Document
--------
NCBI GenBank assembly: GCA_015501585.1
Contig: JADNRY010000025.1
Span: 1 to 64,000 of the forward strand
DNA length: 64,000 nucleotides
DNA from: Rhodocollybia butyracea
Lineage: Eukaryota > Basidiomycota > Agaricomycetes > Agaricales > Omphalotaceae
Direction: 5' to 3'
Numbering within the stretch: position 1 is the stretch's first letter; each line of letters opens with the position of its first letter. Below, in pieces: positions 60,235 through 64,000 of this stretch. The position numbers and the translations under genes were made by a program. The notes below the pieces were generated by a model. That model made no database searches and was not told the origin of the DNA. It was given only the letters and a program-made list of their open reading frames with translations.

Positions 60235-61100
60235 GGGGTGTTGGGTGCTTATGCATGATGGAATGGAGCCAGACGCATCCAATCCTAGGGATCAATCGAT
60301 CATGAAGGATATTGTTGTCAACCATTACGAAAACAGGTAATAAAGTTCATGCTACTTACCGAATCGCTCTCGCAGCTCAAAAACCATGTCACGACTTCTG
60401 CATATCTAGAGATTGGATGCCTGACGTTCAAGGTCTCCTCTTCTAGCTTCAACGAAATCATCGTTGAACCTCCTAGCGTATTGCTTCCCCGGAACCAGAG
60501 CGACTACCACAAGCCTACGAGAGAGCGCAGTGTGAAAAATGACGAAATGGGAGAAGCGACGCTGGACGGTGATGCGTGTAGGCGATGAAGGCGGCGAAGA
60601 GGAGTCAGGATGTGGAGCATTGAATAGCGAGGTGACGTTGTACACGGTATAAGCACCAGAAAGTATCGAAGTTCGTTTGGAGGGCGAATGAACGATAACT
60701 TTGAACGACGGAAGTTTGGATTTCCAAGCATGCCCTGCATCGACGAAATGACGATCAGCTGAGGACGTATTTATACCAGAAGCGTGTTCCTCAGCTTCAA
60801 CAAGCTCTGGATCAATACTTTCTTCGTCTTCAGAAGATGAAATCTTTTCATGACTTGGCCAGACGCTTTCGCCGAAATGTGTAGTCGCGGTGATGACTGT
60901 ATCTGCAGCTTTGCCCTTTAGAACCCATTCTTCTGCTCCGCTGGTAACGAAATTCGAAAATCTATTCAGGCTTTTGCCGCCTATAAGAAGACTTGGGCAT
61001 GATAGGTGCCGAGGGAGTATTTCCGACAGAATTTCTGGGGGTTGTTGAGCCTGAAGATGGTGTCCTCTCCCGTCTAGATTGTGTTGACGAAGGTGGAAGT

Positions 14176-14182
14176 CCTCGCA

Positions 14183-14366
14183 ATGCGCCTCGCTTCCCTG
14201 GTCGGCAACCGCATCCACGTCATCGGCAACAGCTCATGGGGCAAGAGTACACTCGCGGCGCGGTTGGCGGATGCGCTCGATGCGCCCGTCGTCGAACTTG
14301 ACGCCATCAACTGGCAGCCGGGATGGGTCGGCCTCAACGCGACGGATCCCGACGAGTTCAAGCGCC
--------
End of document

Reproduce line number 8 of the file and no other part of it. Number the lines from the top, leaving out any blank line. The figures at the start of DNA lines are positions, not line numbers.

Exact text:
Numbering within the stretch: position 1 is the stretch's first letter; each line of letters opens with the position of its first letter. Below, in pieces: positions 60,235 through 64,000 of this stretch. The position numbers and the translations under genes were made by a program. The notes below the pieces were generated by a model. That model made no database searches and was not told the origin of the DNA. It was given only the letters and a program-made list of their open reading frames with translations.